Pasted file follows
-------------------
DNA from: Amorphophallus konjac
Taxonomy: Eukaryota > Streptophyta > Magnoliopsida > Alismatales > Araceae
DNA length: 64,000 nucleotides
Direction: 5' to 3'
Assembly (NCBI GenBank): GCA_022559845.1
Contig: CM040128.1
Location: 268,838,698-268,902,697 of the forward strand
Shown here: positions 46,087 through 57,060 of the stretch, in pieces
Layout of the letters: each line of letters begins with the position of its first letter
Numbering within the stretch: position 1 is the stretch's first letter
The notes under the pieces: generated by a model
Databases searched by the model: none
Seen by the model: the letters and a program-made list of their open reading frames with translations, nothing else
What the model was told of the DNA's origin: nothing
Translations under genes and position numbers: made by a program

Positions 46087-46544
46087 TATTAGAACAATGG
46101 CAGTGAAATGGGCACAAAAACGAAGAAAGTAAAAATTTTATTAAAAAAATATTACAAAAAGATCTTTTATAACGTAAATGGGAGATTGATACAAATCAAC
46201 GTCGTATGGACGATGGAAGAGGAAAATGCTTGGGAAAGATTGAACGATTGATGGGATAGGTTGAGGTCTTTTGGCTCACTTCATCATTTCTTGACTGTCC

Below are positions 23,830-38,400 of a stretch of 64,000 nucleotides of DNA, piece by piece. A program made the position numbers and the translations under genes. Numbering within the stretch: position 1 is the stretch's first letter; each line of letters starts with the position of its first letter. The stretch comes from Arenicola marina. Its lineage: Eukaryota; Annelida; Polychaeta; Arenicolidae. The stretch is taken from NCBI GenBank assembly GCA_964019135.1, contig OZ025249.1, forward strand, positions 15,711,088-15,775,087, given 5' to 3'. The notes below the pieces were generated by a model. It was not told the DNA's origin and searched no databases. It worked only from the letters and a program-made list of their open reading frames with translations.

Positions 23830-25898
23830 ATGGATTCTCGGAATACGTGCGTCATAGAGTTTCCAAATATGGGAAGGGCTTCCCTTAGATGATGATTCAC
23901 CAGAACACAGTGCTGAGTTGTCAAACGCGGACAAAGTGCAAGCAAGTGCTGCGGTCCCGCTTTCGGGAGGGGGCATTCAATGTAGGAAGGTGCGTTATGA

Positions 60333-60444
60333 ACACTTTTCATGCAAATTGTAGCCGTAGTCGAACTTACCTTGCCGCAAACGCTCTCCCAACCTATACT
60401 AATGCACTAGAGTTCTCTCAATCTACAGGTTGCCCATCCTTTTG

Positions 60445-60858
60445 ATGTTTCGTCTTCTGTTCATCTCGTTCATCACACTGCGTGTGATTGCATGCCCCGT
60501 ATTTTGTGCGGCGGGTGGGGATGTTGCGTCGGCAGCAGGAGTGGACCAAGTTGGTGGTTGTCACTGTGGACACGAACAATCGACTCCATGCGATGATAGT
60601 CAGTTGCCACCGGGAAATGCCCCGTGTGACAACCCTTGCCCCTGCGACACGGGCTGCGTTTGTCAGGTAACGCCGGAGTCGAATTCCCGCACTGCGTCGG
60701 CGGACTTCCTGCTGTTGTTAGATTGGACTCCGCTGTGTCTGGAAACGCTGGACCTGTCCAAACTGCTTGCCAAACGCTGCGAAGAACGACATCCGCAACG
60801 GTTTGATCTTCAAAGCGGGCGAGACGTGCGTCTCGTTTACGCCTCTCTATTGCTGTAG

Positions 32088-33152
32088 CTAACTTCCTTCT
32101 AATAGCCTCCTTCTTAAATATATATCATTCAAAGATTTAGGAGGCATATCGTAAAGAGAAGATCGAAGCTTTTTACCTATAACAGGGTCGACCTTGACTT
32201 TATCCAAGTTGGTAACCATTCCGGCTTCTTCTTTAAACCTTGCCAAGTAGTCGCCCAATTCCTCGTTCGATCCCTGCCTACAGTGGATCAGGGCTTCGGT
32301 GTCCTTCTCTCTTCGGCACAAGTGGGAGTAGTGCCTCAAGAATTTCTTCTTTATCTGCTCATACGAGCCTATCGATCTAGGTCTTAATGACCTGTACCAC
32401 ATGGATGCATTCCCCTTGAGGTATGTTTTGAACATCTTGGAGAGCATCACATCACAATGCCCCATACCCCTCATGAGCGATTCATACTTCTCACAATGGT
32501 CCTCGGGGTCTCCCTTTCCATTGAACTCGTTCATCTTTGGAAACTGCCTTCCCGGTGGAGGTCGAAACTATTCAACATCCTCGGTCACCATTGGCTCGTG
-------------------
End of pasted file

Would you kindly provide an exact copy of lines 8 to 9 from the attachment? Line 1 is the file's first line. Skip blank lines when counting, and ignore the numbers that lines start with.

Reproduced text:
Shown here: positions 46,087 through 57,060 of the stretch, in pieces
Layout of the letters: each line of letters begins with the position of its first letter